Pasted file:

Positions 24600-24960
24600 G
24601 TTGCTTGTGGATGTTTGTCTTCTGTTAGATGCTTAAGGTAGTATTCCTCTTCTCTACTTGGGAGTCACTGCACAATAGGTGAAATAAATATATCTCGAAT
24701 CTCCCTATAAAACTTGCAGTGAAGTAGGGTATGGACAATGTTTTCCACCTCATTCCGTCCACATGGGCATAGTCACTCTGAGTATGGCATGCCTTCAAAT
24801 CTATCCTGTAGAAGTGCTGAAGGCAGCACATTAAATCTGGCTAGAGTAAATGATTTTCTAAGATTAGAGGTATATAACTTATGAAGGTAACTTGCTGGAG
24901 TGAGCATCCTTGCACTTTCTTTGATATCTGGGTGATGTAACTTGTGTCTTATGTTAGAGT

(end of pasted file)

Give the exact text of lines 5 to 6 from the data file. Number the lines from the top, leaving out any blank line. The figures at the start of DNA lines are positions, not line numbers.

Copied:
24801 CTATCCTGTAGAAGTGCTGAAGGCAGCACATTAAATCTGGCTAGAGTAAATGATTTTCTAAGATTAGAGGTATATAACTTATGAAGGTAACTTGCTGGAG
24901 TGAGCATCCTTGCACTTTCTTTGATATCTGGGTGATGTAACTTGTGTCTTATGTTAGAGT